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The deportation of naturalized citizens due to criminal activity

On Behalf of | May 27, 2015 | Firm News, Immigration Detention |

Pennsylvania residents who have become naturalized citizens of the United States may wonder if a subsequent criminal conviction could lead to deportation proceedings being initiated against them. While this would not happen if the crime in question was committed after they were naturalized, they could be deported if illegal activity that occurred prior to their naturalization is uncovered during a criminal investigation.

Once people have been naturalized, U.S. law makes it very difficult for them to be deported. However, they may face deportation proceedings if it is discovered that a material misrepresentation was made when they applied for citizenship. These proceedings will be based on the person’s ineligibility for citizenship at the time of the application for naturalization rather than any subsequent behavior. However, these cases are extremely rare, and this kind of action has mainly been taken against former Nazis who concealed their activities during World War II when they applied to become citizens of the United States.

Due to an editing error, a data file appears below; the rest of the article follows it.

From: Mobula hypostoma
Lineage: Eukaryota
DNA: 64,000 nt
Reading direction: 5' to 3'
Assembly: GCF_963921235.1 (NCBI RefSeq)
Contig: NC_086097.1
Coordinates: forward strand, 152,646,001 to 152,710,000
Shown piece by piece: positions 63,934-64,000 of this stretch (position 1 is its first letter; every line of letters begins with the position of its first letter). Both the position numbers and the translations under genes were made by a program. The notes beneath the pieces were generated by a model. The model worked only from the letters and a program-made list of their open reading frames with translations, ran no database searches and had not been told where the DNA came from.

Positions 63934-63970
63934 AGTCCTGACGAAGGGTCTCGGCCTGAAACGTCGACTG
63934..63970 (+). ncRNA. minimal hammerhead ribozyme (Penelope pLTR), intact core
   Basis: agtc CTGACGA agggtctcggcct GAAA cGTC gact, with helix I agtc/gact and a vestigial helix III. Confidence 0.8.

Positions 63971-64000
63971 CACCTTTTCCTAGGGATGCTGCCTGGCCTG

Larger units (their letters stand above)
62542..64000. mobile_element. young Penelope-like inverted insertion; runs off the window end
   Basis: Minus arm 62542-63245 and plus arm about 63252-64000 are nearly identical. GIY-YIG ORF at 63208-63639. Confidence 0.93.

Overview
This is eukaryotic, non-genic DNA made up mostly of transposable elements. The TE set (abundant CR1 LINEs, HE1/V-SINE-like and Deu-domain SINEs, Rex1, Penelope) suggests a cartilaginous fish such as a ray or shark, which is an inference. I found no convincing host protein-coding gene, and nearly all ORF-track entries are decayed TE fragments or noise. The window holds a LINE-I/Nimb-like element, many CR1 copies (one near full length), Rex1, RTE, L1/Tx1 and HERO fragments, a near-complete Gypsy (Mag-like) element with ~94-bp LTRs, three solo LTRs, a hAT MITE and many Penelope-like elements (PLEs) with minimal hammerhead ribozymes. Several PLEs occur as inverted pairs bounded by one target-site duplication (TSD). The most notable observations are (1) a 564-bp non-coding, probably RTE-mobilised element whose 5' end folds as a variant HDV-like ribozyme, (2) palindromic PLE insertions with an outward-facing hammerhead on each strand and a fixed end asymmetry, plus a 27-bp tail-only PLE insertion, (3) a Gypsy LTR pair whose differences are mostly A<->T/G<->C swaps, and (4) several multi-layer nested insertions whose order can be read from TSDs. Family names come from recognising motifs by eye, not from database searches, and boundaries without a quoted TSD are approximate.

While people cannot be deported for committing a crime after they have been naturalized, there are situations where they could lose their citizenship. Naturalized citizens may face deportation if they are dishonorably discharged from a branch of the U.S. military prior to completing five years of service, and they could also lose their citizenship if they become affiliated with a terrorist or totalitarian organization within five years of their naturalization.

The possibility of deportation can cause a great deal of anxiety and stress, and making mistakes after receiving a notice to appear before a removal hearing can be costly. Experienced immigration attorneys may assist those in this situation by examining witnesses and evidence, and they could also appeal the decision of an immigration court. Such an appeal could be based on factors including the employment history of the individual concerned as well as the length of time that they have lived in the United States and their family ties in the country.


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